Summer in India makes you appreciate air conditioning. Temperatures in Delhi are well above 37 degrees Celsius during much of the day, and the cooling monsoon rains are still two months away. Unfortunately, just as everyone was turning up their air conditioners or the at least their ceiling fans, the energy supply in significant portions of the country failed due to the strain.
Regrettably, this is not an uncommon occurrence. It happens almost every summer and on other occasions when demand for electricity increases.
There’s no better proof that India’s electricity industry, which is dominated by coal-fired power plants and state-run utilities, is incapable of meeting demand. And the problem is only likely to get worse: India has been quickly electrifying in recent years, with peak power demand climbing at an annual rate of 8% to 10%.
The causes of successive power outages are nearly always the same. Three-quarters of India’s electricity is generated by thermal power plants. But they never seem to be able to get enough coal.
The generation companies are often unable to pay for coal shipments because they have not been paid by India’s unreliable energy distribution businesses. Because its miners are on strike or for other reasons, Coal India Ltd., the state-run behemoth that generates 80% of India’s coal supply, does not always deliver as much as promised.
Because Indian Railways cannot organize enough wagons or locomotives, coal is sometimes mined out of the ground but abandoned at the pithead. Protesters can cause disruptions in the vast national coal delivery chain. Some plants prefer imported coal, which isn’t always accessible or arrives late.
Whatever the cause, India, which is notoriously reliant on coal, now has coal-fired plants operating at 50 percent to 70 percent capacity even during peak demand. This, combined with low tariffs imposed by long-term power purchase agreements and persistently late payments, makes the entire industry unprofitable. Nobody wants to invest in the sector, which is understandable.
Ordinary Indians are suffering as a result. Last month, utilities in Gujarat’s industrial state were compelled to buy electricity on the spot market for three or four times the normal price, although local thermal power plants were only running at 45 percent capacity.
In India, popular opinion has long held that the country must continue to rely on coal since, unlike crude oil, we have vast reserves. We don’t want to be completely reliant on foreign energy, which is understandable. Macroeconomic stability is synonymous with energy security.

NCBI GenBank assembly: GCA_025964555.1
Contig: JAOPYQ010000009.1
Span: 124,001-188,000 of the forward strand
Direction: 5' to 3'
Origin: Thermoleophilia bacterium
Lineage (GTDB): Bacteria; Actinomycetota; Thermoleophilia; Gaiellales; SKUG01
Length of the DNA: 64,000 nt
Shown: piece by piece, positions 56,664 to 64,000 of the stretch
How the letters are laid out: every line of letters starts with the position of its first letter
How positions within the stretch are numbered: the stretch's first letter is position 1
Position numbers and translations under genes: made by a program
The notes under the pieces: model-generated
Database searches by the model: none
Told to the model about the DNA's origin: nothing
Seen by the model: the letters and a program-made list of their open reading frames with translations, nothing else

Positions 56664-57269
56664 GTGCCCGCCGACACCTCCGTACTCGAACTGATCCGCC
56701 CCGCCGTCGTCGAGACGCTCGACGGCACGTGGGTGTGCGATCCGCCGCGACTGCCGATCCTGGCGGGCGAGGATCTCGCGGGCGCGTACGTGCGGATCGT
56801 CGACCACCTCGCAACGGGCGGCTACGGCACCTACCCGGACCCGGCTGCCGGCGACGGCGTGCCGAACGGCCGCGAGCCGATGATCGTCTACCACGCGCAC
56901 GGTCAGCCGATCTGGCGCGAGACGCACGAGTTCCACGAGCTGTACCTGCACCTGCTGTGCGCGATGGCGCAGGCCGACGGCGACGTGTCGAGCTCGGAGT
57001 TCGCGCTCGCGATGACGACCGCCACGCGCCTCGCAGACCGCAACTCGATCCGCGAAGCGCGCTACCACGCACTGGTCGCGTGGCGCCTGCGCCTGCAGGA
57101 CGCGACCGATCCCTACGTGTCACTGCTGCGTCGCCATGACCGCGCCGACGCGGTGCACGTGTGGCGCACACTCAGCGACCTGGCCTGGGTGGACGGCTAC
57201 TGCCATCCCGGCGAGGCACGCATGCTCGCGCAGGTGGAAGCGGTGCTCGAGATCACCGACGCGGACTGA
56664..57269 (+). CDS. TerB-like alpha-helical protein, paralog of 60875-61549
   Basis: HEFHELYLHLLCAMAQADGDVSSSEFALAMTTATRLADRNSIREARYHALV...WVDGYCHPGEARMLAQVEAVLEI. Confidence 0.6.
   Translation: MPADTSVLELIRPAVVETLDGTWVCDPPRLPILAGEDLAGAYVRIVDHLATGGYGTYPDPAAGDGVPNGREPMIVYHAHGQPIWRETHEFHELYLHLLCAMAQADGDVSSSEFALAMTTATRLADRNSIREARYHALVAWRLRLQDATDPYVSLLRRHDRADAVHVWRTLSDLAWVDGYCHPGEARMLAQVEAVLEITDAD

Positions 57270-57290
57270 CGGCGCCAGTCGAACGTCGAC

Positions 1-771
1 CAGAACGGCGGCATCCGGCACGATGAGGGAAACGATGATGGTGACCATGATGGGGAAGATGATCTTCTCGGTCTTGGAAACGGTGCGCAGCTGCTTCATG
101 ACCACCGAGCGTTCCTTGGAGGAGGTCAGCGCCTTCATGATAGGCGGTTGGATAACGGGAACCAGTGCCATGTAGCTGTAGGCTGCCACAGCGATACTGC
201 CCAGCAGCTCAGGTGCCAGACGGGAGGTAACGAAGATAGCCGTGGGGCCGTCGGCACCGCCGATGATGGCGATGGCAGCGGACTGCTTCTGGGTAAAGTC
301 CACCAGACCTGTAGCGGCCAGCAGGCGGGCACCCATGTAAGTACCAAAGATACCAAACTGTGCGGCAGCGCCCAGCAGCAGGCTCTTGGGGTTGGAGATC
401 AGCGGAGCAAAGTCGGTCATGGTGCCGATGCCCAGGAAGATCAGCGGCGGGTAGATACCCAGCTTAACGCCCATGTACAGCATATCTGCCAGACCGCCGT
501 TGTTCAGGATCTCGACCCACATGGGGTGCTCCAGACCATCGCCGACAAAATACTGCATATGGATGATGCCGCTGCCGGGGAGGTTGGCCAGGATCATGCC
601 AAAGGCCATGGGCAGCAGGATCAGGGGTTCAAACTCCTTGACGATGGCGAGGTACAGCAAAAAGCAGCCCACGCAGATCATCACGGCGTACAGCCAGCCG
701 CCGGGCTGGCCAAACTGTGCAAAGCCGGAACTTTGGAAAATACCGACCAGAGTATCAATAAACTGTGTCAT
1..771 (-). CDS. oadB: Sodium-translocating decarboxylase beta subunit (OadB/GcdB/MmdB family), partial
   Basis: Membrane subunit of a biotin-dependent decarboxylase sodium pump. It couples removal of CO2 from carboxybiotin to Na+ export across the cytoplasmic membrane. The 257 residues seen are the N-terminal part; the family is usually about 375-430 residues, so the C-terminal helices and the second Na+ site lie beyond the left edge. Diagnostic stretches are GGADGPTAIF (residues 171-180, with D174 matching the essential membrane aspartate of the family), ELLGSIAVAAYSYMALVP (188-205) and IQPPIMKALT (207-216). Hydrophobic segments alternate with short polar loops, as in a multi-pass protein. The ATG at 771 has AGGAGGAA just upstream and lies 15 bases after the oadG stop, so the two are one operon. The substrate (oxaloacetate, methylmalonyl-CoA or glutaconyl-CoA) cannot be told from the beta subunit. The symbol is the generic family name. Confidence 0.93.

Nonetheless, India’s coal-fired fleet was not built to take advantage of homegrown coal. Many of these facilities were supposed to use Indonesian or even Australian coal when they were built a decade or more ago since such supplies were readily available, whereas India’s coal resources were harder to exploit.
Imported coal is now significantly more expensive, and supply is no longer assured. However, cheaper native coal isn’t always of the quality that many plants require; in 2017, India’s federal minister in charge complained that a third of the country’s coal-based capacity was imported. According to Stanford University economist Gireesh Shrimali’s analysis from 2020, almost the same proportion of these plants cost more to run than India’s Levelized cost of solar power.
As many observers have pointed out since then, the situation in India cries out for additional international investment to phase out coal, buy out current contracts, compensate affected populations, and transition to renewables. After all, India’s power outages occur when the temperature is at its greatest and the sun is blazing. (Existing solar power cells are indeed less efficient at high temperatures.)
India’s fatally inefficient thermal power plant network can no longer be relied upon. The government’s energy charts demonstrate how unsuitable it is for purpose. Domestic coal reserves are deep inland, even though effective modern plants are positioned along the beaches and near ports. Domestic coal will always be a challenge to get to modern power plants due to geography.
In contrast to China, India has pulled back its intentions to increase its coal fleet. There are concerns that the current crisis will create a minor reversal in these plans, resulting in the commissioning of new facilities. But that is not going to solve the structural issue.
Indians must examine our reliance on coal-fired electricity with a critical eye. Far from being inexpensive and dependable, it is all too often more expensive than it should be and unavailable when we need it most. Whatever else coal may offer India, it does not deliver energy security.
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Resource: Economic Times